Plant functional and taxonomic diversity in European grasslands along climatic gradients

Boonman, Coline C. F.; Santini, Luca; Robroek, Bjorn J. M.; Hoeks, Selwyn; Kelderman, Steven; Dengler, Jürgen; Bergamini, Ariel; Biurrun, Idoia; Carranza, Maria Laura; Cerabolini, Bruno E. L.; Chytrý, Milan; Jandt, Ute; Lysenko, Tatiana; Stanisci, Angela; Tatarenko, Irina; Rūsiņa, Solvita and Huijbregts, Mark A. J. (2021). Plant functional and taxonomic diversity in European grasslands along climatic gradients. Journal of Vegetation Science, 32(3), article no. e13027.



Aim: European grassland communities are highly diverse, but patterns and drivers of their continental-scale diversity remain elusive. This study analyses taxonomic and functional richness in European grasslands along continental-scale temperature and precipitation gradients.

Location: Europe.

Methods: We quantified functional and taxonomic richness of 55,748 vegetation plots. Six plant traits, related to resource acquisition and conservation, were analysed to describe plant community functional composition. Using a null-model approach we derived functional richness effect sizes that indicate higher or lower diversity than expected given the taxonomic richness. We assessed the variation in absolute functional and taxonomic richness and in functional richness effect sizes along gradients of minimum temperature, temperature range, annual precipitation, and precipitation seasonality using a multiple general additive modelling approach.

Results: Functional and taxonomic richness was high at intermediate minimum temperatures and wide temperature ranges. Functional and taxonomic richness was low in correspondence with low minimum temperatures or narrow temperature ranges. Functional richness increased and taxonomic richness decreased at higher minimum temperatures and wide annual temperature ranges. Both functional and taxonomic richness decreased with increasing precipitation seasonality and showed a small increase at intermediate annual precipitation. Overall, effect sizes of functional richness were small. However, effect sizes indicated trait divergence at extremely low minimum temperatures and at low annual precipitation with extreme precipitation seasonality.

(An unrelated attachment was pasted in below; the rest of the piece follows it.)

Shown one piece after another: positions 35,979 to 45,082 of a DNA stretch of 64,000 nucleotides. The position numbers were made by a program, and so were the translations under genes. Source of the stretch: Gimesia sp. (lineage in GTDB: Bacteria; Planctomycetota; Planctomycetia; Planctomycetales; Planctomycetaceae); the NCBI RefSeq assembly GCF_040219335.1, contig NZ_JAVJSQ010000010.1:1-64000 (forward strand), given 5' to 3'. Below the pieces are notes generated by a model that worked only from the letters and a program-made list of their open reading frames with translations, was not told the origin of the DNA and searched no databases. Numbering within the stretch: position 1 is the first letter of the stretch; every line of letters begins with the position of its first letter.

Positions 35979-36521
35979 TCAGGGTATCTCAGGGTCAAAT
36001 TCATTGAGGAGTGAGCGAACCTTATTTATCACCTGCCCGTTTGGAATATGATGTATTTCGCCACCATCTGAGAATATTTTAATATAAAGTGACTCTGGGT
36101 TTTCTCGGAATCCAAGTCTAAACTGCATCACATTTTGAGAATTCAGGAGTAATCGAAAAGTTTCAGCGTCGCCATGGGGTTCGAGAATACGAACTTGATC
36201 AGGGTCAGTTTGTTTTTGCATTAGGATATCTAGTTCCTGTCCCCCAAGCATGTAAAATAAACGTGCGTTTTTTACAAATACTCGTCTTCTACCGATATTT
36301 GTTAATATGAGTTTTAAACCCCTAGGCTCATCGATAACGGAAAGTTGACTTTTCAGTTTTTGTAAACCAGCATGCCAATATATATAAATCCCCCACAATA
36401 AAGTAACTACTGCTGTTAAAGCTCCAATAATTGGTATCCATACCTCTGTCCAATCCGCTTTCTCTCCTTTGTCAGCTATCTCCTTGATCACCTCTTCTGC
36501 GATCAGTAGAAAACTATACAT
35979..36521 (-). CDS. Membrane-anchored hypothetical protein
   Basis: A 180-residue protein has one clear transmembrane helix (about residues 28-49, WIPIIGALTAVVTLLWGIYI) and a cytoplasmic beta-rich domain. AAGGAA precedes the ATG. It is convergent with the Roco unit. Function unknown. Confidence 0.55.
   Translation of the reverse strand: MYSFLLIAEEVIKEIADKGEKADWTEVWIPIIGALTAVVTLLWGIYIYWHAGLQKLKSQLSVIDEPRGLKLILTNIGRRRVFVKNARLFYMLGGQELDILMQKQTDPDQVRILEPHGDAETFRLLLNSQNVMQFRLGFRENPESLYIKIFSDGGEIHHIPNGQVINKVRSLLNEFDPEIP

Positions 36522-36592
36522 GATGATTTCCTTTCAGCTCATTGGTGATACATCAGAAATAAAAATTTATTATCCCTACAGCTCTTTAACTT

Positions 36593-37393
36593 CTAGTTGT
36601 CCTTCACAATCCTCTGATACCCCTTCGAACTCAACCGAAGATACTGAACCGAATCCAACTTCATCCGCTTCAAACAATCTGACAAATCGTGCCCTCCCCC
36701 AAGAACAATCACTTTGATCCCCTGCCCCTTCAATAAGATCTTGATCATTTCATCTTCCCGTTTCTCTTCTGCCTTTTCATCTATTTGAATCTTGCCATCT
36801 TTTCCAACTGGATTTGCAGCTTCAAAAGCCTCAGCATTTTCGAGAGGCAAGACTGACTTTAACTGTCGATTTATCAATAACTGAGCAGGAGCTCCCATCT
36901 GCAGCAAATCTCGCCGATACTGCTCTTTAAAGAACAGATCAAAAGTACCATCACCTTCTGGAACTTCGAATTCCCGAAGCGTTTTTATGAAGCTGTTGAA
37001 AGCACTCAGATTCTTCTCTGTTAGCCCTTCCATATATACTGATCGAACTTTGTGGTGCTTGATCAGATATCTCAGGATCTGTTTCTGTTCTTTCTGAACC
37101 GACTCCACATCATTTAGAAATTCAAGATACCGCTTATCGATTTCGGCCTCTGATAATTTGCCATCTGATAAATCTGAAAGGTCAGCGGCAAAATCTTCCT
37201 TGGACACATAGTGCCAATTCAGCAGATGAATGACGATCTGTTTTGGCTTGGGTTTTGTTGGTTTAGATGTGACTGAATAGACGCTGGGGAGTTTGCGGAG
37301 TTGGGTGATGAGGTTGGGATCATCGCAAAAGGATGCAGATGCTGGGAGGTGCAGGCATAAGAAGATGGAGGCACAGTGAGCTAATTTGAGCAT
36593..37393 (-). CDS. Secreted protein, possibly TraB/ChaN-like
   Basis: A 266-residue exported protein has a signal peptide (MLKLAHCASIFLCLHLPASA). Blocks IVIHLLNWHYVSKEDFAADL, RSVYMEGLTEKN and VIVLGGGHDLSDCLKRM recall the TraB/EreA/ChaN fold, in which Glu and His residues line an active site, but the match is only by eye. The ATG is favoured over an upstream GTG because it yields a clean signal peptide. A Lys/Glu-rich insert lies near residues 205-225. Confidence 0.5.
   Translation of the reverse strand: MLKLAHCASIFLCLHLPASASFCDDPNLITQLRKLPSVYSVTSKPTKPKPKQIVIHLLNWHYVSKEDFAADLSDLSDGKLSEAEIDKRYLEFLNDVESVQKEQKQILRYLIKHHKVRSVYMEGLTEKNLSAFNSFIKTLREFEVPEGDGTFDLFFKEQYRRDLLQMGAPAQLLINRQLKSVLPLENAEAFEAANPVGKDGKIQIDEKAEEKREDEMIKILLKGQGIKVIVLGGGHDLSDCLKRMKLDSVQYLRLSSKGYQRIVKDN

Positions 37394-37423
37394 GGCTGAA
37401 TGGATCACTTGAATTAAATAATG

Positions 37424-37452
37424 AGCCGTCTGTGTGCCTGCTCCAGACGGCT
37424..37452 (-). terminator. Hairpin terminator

Conclusions: Functional and taxonomic richness of European grassland communities vary considerably over temperature and precipitation gradients. Overall, they follow similar patterns over the climate gradients, except at high minimum temperatures and wide temperature ranges, where functional richness increases and taxonomic richness decreases. This contrasting pattern may trigger new ideas for studies that target specific hypotheses focused on community assembly processes. And though effect sizes were small, they indicate that it may be important to consider climate seasonality in plant diversity studies.

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